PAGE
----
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Frequently Asked Questions

What is sleep apnea?

Sleep apnea is a serious sleep disorder where a person completely stops breathing multiple times throughout the night. This can severely affect a person’s sleep quality, and over time, it can start to deteriorate their overall health. To learn more about this condition, you can read our full page about it right here.

How can a dentist help with sleep apnea?

While the most common treatment for sleep apnea is CPAP therapy, a very effective alternative is something called oral appliance therapy. This approach uses a custom-made mouthguard to prevent the symptoms of sleep apnea. Making them requires a very thorough knowledge of facial anatomy, and that’s exactly the kind of expertise you’ll find with a sleep dentist such as Dr. Brian Zulawinski. Using his skill and knowledge, he’ll be able to make you an appliance that is both comfortable and effective.

I hate my CPAP machine! Is there another option?

 Yes! It’s called oral appliance therapy, and it’s an alternative to CPAP therapy that is able to just as effectively relieve the symptoms of sleep apnea. In fact, it can even be paired with CPAP therapy to make the machine more comfortable for patients. If you’d like to learn more about this treatment, you can read our full page about it right here.

How can I know if I have sleep apnea?

Sleep apnea has a wide range of symptoms that include everything from snoring to high blood pressure. In order to get a proper diagnosis, you can start by taking our sleep quiz. This will give us vital information as to your risk factors for a sleep disorder. From there, we can help you get a home sleep study so that we can determine the exact cause of your sleep issues.

Will my insurance help pay for my sleep apnea treatment?

Fortunately, sleep apnea treatment is often covered by both dental and health insurance, as well as Medicaid. Our practice accepts many plans from multiple providers, and we will always work to maximize your benefits. If you have questions about how we can use your particular plan, simply contact us today.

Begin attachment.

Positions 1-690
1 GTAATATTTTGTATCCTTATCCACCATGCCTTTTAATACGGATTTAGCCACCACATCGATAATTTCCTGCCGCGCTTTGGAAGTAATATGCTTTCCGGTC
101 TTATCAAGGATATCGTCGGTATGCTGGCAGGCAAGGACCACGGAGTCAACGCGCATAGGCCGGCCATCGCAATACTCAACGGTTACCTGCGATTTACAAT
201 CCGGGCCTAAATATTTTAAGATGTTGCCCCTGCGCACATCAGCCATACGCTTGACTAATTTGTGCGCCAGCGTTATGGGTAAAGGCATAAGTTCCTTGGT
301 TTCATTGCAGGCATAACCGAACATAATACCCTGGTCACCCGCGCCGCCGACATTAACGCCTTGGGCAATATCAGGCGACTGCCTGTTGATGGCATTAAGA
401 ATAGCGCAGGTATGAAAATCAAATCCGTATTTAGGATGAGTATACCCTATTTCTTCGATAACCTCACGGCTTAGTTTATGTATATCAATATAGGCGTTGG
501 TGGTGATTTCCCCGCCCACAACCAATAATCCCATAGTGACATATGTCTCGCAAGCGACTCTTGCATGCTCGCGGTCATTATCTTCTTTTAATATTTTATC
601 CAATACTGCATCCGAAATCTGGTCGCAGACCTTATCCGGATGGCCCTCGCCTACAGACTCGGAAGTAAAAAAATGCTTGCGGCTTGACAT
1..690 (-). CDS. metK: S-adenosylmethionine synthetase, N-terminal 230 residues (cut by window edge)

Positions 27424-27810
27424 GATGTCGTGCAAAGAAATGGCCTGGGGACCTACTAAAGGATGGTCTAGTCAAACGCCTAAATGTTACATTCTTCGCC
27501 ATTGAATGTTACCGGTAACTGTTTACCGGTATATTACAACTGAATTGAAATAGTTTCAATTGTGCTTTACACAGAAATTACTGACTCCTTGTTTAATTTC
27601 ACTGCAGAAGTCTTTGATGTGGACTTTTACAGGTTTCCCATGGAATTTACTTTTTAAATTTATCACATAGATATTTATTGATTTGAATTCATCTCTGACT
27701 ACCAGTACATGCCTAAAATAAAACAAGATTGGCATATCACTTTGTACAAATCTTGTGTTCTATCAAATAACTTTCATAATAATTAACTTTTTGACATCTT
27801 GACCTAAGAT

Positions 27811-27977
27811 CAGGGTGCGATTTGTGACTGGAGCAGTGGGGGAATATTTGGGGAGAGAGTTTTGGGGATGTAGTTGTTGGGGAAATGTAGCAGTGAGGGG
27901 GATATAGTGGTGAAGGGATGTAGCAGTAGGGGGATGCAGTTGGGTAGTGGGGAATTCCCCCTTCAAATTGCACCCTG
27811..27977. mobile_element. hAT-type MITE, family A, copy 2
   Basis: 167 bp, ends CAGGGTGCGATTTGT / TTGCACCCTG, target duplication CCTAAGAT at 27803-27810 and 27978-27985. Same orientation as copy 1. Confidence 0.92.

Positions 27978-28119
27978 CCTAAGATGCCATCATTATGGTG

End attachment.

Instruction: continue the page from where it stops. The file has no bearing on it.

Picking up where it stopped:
What are the symptoms of sleep apnea?

If you experience any of the following, you may have sleep apnea:

  • Waking or gasping for breath during the night.
  • Loud, chronic snoring.
  • Dry mouth or sore throat upon waking.
  • Headaches in the morning.
  • Sleepiness during the day, especially while driving.
  • Inability to remember or focus.
  • Moodiness or depression.
  • Your partner is annoyed with your sleep habits or tells you that you stop breathing while you sleep.

Really, the only way to know for sure whether you have sleep apnea is to undergo a sleep study and confirm a diagnosis.

How can sleep apnea lead to cardiovascular problems?

Because sleep apnea consists of lapses in your breathing, your body’s oxygen levels drop to a dangerously low level. As a result, your brain send out a stress signal, which triggers a spike in blood pressure and wakes you up enough to resume normal breathing. The problem is that these episodes can happen hundreds of time per night. Over time without treatment, your body can acclimate to this constant state of stress by maintaining high blood pressure even while you’re awake. High blood pressure is a common risk factor for a cardiovascular event, such as a heart attack or stroke.

Was sleep apnea linked to Princess Leia’s death?

According to Newsweek, Carrie Fisher, whose most popular role was Princess Leia in Star Wars, suffered from drug addiction later in her life and struggled with sleep apnea. Although the cause of her death is undetermined, the coroner’s office says that sleep apnea may have played an important role. Several drugs were found in her system, and some of them could have caused her facial muscles to relax too much, obstructing her breathing. Or perhaps she experienced a cardiovascular event that claimed her life.

I snore. Does that mean I have sleep apnea?

Not necessarily. Although snoring is a common symptom of sleep apnea, it doesn’t automatically mean that you have sleep apnea. Similarly, you may have sleep apnea but not snore. During a sleep study, we can determine what your breathing looks like when you’re asleep and get a proper diagnosis. Once you’ve been accurately diagnosed, you can begin treatment and finally get the restful sleep you deserve.

What if I have already been diagnosed with sleep apnea?

If you have been diagnosed with sleep apnea already, don’t delay getting treatment. Through using a CPAP machine, an oral appliance, or both, you can reduce or even eliminate sleep apnea’s influence on your health. Not only does this mean that you’ll get better rest every night, but you’ll also have more days filled with energy and help lower your blood pressure for a healthier heart.